Sunday, June 16, 2013

Idea Garage Sale: Other Loves

So I'm working on a synopsis of a YA book, paring it down to two pages and now I get to make those two pages interesting, and the thing is, there's no "love interest" in this book. The protagonist, who is male, has an intense personal relationship with a foster-sister but it's not sexual and cannot be sexual - he recoils from the idea of it, because of her history. He has an (unspoken) crush on another female character but it's not something he's ever going to act on. And he's got a lot of other crap going on in his life and, though he spends some time thinking about sex (of which he has little to no experience) he doesn't think about romantic love. There's no room for it in the story.

And that could be a problem, selling this thing, because our culture is aggressively romantic. You only have to look in the fandoms to see that we want our close personal relationships to be romantic and if they aren't in the story, we'll invent them. Any close male/female friendship will be cast as a romance by fans (and usually by the source, if it's a series and goes on long enough), which is explicable as heterosexism rearing its ugly head; but the fans will also ship male/male friends, partners, colleagues, and particular types of enemies; and female/female ones, on those rare occasions when they get the chance. One reason for the rarity of female/female friendships of the Holmes/Watson variety seems to be (but I haven't run statistics and this could be perceptual bias) the tendency of People Who Make Decisions to see them as "dykey," as if there were something wrong with that.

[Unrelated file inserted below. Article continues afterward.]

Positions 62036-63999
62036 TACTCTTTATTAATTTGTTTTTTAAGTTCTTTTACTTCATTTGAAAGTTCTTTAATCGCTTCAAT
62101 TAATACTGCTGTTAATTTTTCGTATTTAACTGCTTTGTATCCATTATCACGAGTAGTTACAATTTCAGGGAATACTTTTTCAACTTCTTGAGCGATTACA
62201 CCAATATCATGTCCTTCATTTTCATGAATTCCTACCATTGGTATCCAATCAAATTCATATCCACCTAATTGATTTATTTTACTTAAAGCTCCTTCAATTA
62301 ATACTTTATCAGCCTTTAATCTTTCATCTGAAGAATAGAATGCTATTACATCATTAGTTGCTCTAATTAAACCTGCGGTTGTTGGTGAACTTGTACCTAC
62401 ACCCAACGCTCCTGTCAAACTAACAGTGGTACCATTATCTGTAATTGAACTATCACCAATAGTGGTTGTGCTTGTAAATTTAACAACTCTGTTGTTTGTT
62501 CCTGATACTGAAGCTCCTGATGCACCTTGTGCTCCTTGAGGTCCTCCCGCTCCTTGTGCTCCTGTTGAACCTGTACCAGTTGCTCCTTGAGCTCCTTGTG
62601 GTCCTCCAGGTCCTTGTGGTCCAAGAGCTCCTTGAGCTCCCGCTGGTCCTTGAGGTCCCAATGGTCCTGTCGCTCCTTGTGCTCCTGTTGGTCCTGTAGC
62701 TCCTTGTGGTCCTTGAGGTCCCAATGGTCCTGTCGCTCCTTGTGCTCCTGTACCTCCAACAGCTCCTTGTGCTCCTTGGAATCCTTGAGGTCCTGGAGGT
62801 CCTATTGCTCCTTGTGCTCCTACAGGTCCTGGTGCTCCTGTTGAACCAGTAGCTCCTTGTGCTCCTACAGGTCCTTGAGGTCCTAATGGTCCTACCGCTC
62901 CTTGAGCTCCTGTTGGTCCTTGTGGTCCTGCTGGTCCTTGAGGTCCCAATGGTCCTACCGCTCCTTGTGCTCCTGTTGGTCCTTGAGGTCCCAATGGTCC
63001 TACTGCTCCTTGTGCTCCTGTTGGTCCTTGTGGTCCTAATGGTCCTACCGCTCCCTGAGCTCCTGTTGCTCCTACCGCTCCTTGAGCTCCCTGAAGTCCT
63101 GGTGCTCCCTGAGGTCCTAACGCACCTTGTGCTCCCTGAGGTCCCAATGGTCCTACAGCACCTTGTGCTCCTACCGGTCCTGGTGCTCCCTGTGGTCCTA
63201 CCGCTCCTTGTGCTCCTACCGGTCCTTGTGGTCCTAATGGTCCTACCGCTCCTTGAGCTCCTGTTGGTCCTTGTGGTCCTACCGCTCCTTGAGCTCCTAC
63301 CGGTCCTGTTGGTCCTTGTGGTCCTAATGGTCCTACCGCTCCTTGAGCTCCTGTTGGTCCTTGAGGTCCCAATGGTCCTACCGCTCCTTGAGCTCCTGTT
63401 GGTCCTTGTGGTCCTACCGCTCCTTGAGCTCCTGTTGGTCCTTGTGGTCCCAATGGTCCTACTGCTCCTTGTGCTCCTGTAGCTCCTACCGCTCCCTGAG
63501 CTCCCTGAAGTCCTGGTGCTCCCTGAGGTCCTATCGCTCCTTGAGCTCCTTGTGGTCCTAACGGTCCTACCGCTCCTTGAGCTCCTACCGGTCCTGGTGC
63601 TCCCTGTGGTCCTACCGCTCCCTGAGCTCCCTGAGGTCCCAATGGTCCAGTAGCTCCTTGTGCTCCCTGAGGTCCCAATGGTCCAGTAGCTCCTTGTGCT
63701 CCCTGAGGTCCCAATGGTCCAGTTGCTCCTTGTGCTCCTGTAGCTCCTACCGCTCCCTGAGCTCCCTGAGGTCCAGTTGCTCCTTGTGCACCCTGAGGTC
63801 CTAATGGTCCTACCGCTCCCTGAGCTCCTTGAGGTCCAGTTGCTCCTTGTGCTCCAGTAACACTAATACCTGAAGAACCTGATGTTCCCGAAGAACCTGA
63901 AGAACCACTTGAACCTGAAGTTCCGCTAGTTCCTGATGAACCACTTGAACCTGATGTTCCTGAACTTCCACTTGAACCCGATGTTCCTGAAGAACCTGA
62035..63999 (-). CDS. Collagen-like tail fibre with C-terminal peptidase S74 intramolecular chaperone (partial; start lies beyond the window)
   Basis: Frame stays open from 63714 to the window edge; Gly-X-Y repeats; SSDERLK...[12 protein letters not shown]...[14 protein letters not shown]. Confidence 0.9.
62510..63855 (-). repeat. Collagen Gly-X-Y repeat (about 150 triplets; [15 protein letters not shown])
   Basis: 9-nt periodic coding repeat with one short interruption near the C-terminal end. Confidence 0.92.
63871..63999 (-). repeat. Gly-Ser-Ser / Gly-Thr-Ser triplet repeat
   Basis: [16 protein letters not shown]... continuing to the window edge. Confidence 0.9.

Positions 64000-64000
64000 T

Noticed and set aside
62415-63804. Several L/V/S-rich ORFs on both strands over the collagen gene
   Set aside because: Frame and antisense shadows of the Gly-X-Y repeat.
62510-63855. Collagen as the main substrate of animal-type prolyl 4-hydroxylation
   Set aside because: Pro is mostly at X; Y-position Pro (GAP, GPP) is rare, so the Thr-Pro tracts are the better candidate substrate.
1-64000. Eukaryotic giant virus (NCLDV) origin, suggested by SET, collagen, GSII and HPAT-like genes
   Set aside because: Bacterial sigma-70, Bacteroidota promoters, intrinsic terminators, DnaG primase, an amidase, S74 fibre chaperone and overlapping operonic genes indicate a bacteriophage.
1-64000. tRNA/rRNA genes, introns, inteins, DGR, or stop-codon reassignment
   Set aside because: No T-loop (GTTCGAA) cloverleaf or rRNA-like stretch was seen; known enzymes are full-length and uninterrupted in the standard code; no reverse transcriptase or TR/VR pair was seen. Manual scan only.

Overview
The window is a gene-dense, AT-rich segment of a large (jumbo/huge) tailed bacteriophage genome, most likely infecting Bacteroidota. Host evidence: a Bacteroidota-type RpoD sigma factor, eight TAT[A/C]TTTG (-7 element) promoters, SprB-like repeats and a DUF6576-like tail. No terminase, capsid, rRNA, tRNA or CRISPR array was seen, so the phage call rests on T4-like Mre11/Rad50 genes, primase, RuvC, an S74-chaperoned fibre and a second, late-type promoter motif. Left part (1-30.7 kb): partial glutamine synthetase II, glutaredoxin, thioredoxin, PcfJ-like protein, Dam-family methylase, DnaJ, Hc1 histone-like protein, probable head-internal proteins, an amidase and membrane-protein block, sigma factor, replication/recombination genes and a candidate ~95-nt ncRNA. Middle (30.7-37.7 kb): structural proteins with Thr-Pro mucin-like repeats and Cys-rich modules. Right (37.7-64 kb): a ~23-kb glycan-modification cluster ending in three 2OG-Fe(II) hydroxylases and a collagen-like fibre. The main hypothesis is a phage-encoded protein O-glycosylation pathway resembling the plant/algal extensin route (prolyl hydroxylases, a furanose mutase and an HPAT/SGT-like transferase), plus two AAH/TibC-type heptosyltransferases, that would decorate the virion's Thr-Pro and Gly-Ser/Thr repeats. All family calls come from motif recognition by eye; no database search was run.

Personally I think we could use more girlfriend bonds in media along the lines of Holmes/Watson or Kirk/Spock, and of course I think we need more variety in our romantic pairings, too. But I am not comfortable with the projection of romance into every pair bond, or the universal treatment of The Romantic Relationship as the single most important one in life; and certainly not with the automatic equation of love with eros. Eight-year-olds should be able to hug each other without being mentally married by the adults around them; adults should be able to love children and express it with asexual physical contact without squicking everyone around them; a man should be able to look after his mother in her old age without everyone assuming that she's controlling and stunting him; and adults and teens should not feel that lacking a romantic partner is the same thing as lacking the emotional core of their lives.